Hot Chocolate Cake, filled with Molten Chocolate Pudding and served with Toasted Marshmallow Topping and Chocolate Krispies.
Smooth and creamy chocolate, sweet marshmallow fluff, the slight crunch and pleasantly bitter taste of the krispies…There was NOTHING not to love here.

And really…there wasn’t. Sure, it is a bit on the pricier side, but you are paying for atmosphere and (excellent) service. The food is really much better than it has to be, since the drinks are so good, I would have been satisfied with eating pretzels all night. The lobster salad, filet carpaccio and peach cobbler were all so delicious that I would come back here for those, even without getting a drink.
Well, let’s not get ahead of ourselves.
*Note: My meal was paid for by the restaurant.  I was not paid or required to write a review, and my opinions are my own and, I feel, impartial.*

Duo on Urbanspoon

E by Jose Andres, Las Vegas

I saved the best of Vegas for last. The best was the night that I ate at James Beard Foundation Award winning chef Jose Andres’ molecular gastronomy focused restaurant e
 Here’s the thing…e isn’t in plain sight. And there isn’t a phone number. You have to be really sure that you want to eat there, because you have to make a reservation by email a month in advance. And I mean a month in advance to the MINUTE – only 16 people a night can eat there, 8 at each seating. 
 And…oh yeah…the restaurant isn’t in plain sight. You walk through Andres’ casual Spanish restaurant Jaleo, go behind the bar through a secret door, and dine in total privacy from the diners outside.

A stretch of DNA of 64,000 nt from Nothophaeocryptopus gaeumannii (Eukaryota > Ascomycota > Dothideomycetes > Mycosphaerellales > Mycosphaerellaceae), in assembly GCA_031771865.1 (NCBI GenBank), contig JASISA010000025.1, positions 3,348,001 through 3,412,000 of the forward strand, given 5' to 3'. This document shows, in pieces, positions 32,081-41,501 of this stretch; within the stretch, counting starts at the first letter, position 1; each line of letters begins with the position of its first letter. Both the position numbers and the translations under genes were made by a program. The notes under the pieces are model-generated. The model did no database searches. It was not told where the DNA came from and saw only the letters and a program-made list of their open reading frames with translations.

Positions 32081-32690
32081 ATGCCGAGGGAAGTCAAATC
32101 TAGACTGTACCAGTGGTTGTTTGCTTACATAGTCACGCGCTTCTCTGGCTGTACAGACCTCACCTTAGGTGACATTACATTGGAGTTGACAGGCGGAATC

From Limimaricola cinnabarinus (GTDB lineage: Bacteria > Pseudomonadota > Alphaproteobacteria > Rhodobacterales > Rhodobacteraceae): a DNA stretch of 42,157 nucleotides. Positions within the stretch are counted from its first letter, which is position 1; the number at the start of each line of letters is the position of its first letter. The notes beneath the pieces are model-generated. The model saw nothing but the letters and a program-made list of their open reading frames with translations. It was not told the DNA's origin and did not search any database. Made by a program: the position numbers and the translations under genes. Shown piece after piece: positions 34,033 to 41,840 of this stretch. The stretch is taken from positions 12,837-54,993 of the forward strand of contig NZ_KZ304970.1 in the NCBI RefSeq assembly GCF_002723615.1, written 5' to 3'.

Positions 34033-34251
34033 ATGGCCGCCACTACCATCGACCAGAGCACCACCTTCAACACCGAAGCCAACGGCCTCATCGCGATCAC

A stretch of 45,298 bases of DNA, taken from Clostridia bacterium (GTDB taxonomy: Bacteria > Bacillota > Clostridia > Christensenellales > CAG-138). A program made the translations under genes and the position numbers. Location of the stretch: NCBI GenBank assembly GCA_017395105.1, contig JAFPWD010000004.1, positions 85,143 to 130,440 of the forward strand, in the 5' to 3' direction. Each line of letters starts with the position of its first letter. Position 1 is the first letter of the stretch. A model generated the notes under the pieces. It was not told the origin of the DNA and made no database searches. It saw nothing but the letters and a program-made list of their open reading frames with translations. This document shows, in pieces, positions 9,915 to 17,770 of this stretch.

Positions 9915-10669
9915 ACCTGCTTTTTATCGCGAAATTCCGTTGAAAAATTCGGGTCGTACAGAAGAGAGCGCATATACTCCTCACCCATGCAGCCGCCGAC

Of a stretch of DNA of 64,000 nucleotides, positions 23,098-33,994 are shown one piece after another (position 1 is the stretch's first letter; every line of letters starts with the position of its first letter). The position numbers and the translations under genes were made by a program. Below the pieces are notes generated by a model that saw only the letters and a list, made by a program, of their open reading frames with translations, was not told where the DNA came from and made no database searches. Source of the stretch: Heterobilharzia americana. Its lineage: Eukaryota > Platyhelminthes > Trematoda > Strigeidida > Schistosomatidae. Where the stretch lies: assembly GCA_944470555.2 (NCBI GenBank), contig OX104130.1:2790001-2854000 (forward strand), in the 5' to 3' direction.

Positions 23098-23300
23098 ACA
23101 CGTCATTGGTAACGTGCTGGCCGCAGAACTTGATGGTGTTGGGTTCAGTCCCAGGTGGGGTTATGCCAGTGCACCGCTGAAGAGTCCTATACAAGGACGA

Basically, you are James Bond, tapas-style.
The special treatment starts immediately – the moment I approached Jaleo, Anthony, an exuberant and affable man, greeted me and asked if I was Sarah. Don’t ask me how he knew, but he did. He led my party to the bar and insisted we order a cocktail before dinner, since we weren’t doing the wine pairing.
Well, okay…if you twist my arm.  
This was the Sangra y Fuego, made with Mezcal, house-made sangrita, cherry liqueur
and sweet vermouth. This sounds like it might be sweet, but it wasn’t really – just in the way that BBQ sauce might be sweet. It was mostly smoky and a little meaty from that rich Mezcal, with the cherry coming through right at the end. This was almost like a beefy Bloody Mary – it was really interesting and totally delicious for those of you who love, as I do, savory drinks. It was unexpected and like nothing else I had ever tasted – a harbinger of things to come that night. 
Picture via ThinkFoodGroup
After our (AWESOME!) tablemates arrived, we all shimmied behind the bar, and escaped from the raucous, casual atmosphere of Jaleo to the subdued, whimsical atmosphere of e. A tiny room with one curved bar set in the middle, we all sat down and met our chef, Edwin. Edwin, who was at once serious about his work and a total ham on the stage that was this restaurant, told us that the meal would be cooked directly in front of us and explained to us at each course. And with that…the odyssey began. 
 Gin and Tonic sorbet and foam. The top of the dish was a tonic foam and the bottom was a gin sorbet, frozen with liquid nitrogen. There was also some Meyer lemon puree at the bottom, adding some sweetness to the natural acidity and bitterness of the dish. It was, at first, just like a mild Slurpee, but as the sorbet melted in my mouth, I tasted the alcoholic kick of gin and the faint sharpness of the tonic water. It was foreign yet totally familiar.